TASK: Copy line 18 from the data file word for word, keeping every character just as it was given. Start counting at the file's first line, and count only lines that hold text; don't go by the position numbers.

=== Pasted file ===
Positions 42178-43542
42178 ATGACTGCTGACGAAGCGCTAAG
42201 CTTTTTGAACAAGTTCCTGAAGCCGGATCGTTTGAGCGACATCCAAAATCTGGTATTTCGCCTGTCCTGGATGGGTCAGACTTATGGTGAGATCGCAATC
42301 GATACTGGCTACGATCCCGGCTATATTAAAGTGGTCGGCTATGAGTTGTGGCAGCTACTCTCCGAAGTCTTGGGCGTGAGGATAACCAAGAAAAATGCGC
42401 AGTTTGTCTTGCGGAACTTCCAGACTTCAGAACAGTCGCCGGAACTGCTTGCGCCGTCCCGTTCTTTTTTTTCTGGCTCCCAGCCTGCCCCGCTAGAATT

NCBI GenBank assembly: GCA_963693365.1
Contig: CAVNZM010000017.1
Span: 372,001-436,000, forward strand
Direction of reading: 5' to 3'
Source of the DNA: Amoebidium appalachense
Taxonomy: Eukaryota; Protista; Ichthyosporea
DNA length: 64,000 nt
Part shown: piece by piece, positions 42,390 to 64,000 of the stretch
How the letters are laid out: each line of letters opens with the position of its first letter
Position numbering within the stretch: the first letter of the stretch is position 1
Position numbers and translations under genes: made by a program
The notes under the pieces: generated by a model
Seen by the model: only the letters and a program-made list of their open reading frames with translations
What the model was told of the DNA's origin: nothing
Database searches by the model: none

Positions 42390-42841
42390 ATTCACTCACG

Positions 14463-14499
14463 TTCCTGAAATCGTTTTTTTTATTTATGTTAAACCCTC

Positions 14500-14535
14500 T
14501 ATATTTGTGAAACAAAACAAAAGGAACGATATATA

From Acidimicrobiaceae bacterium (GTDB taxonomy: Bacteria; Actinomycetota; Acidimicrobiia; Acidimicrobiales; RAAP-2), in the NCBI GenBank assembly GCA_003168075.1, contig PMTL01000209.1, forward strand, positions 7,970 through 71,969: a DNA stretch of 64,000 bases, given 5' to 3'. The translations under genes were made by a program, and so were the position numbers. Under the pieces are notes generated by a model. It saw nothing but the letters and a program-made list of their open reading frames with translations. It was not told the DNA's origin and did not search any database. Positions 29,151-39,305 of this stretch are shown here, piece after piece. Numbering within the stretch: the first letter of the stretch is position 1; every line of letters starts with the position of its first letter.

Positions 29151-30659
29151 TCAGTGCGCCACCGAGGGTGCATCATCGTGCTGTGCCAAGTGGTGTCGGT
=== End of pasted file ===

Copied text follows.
Seen by the model: only the letters and a program-made list of their open reading frames with translations